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PERU: Chávez Chum Leading Ahead Of April 10 Election

Ten candidates, including the 35-year-old daughter of jailed former President Alberto Fujimori, square off in this Sunday's election, which is likely to result in a runoff.

Keiko Fujimori, a leading contender for the Peruvian presidency
Keiko Fujimori, a leading contender for the Peruvian presidency


A former army officer with leftist leanings and on-again-off-again ties to Venezuela's Hugo Chávez is favored to finish first in Sunday's presidential election in Peru. But with a plethora of candidates, no one is expected to arrive at the 50 percent required to avoid a runoff, which leaves much weeding through before knowing who will succeed outgoing President Alan Garcia, who's reached the end of his term limit.

Recent polls put Ollanta Humala, the runner up in the last election, roughly four percentage points ahead of his closest rivals: former Peruvian President Alejandro Toledo (2001-2006) and Pedro Pablo Kuczynski, a one-time finance minister.

The other major contenders in the April 10 contest are Keiko Fujimori, the daughter of jailed former President Alberto Fujimori (1990-2000), and Luis Castañeda, a conservative ex-mayor of Lima. Five lesser-known candidates are also on the ballot. A runoff is expected as no one is projected to win Sunday's race with a clear 50% majority. A head-to-head between the top two finishers would take place June 5.

Outgoing President Alan García has called on his successor not to change any of the policies that have helped Peru become one of the fastest growing economies in the world. In 2009, the country's growth rate was listed at 9.8%.

While soaring crime, poverty and the economy have dominated the campaign, Humala's proposed platform, which calls for more state control of industry, and Chávez's alleged influence have also come into focus. Humala, an open ally of the Venezuelan leader during the 2006 campaign, has kept Chávez at arm's length this time around.

"For strategic reasons, I think he is going to say that Chávez is not supporting him," said the moderate Toledo. He asked Chávez on Twitter to stay out of the country's internal affairs.

During an official visit to Uruguay last week, Chávez said the allegations are aimed at destroying Humala's Nationalist Party. "They want to hurt him," the controversial Venezuelan leader said.

Humala has refused comment on his alleged Chávez ties, calling such speculation a job for political analysts. "I only comment on facts," he said, adding that after April 10 he would be willing to discuss the matter.

Chávez is not the only question mark looming over Humala's candidacy. During an April 3 debate between the five main candidates, the front-runner sidestepped queries about whether he plans to reform the Constitution. He also refused to answer questions about his possible role in a 2005 rebellion known as the "Andayualazo," which was led by his brother Antauro and resulted in the killings of four police officers.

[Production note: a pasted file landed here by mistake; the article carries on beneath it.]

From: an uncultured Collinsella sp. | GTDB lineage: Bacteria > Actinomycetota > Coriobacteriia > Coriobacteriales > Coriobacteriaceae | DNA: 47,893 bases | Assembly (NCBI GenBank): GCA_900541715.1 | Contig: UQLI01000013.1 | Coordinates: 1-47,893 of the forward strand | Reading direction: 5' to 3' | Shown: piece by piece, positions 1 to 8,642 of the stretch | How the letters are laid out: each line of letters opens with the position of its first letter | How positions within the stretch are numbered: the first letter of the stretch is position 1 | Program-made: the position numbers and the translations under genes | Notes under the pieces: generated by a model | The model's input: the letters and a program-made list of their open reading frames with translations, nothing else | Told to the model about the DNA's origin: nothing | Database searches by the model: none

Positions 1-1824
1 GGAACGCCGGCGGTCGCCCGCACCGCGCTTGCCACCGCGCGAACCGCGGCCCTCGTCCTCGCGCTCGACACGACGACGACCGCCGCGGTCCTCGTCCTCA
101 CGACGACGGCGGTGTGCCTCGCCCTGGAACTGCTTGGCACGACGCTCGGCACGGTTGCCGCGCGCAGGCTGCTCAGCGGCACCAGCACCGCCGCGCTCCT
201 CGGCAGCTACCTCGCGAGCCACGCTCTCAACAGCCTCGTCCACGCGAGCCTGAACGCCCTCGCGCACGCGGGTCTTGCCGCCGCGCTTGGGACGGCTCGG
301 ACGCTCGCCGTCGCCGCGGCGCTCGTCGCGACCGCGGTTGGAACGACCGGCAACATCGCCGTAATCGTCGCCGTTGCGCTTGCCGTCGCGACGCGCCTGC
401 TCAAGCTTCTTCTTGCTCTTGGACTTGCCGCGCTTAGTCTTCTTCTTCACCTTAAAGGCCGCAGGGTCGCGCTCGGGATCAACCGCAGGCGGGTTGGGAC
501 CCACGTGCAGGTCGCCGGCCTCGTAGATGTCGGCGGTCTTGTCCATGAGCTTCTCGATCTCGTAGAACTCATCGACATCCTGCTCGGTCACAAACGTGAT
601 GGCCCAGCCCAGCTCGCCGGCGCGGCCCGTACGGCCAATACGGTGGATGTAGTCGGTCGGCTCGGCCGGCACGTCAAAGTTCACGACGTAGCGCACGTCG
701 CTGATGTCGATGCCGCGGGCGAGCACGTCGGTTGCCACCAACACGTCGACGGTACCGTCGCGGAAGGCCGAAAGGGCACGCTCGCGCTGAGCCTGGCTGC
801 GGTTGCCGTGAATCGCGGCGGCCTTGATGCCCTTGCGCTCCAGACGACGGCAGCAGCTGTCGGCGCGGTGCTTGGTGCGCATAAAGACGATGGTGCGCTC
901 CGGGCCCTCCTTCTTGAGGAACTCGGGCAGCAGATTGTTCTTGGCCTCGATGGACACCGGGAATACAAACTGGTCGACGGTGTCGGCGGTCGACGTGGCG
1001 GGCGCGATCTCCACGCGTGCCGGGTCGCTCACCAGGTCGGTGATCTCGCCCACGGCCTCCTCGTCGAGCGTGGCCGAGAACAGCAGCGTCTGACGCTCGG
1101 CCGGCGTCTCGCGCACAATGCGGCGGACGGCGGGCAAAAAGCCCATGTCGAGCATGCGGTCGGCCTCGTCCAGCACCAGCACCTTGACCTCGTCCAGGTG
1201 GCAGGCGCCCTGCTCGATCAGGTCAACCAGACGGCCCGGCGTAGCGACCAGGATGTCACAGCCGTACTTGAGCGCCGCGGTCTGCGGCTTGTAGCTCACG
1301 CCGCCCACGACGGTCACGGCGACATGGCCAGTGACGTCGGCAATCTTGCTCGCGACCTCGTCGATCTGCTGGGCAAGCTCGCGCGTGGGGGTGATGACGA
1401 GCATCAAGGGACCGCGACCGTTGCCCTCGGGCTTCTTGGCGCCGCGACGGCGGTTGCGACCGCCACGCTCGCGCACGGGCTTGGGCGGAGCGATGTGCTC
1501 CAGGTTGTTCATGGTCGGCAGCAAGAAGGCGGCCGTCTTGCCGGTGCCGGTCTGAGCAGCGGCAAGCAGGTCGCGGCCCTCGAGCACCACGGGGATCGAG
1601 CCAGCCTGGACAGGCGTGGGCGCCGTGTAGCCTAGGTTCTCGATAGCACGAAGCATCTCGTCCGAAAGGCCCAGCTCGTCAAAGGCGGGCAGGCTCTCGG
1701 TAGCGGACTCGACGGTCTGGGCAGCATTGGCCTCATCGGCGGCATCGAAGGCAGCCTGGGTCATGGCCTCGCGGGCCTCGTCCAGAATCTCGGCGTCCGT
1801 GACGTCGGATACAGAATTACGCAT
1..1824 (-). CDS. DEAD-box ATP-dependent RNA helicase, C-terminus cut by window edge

A video of Antauro, in which he acknowledges that Humala ordered the rebellion, has surfaced on the Internet. Antauro, a former army major, is serving a 25-year-sentence for leading the uprising.

It is unclear whether Humala, if elected president, would move to pardon his imprisoned brother. Questions over presidential pardons have also come up for 35-year-old Keiko Fujimori, whose father is serving a more than 25-year-sentence for corruption and human rights abuses stemming from a pair of massacres that occurred during his presidency.

There is strong support for the release of former President Fujimori, who still enjoys enormous popularity among Peruvians. Julio Rosas Huaranga, an evangelical minister who is running on Kieko Fujimori's Fuerza 2011 slate for a seat in Congress, told Peru's El Comercio that a pardon of her father should be the first thing she should do if elected.

The conservative Lima-daily La Razón reported that Keiko Fujimori was the clear winner of Sunday night's debate.

Martin Delfín

Photo - Congreso de la Republica de Peru

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How Parenthood Reinvented My Sex Life — Confessions Of A Swinging Mom

Between breastfeeding, playdates, postpartum fatigue, birthday fatigues and the countless other aspects of mother- and fatherhood, a Cuban couple tries to find new ways to explore something that is often lost in the middle of the parenting storm: sex.

red tinted photo of feet on a bed

Parenting v. intimacy, a delicate balance

Silvana Heredia

HAVANA — It was Summer, 2015. Nine months later, our daughter would be born. It wasn't planned, but I was sure I wouldn't end my first pregnancy. I was 22 years old, had a degree, my dream job and my own house — something unthinkable at that age in Cuba — plus a three-year relationship, and the summer heat.

I remember those months as the most fun, crazy and experimental of my pre-motherhood life. It was the time of my first kiss with a girl, and our first threesome.

Every weekend, we went to the Cuban art factory and ended up at the CornerCafé until 7:00 a.m. That September morning, we were very drunk, and in that second-floor room of my house, it was unbearably hot. The sex was otherworldly. A few days later, the symptoms began.

She arrived when and how she wished. That's how rebellious she is.

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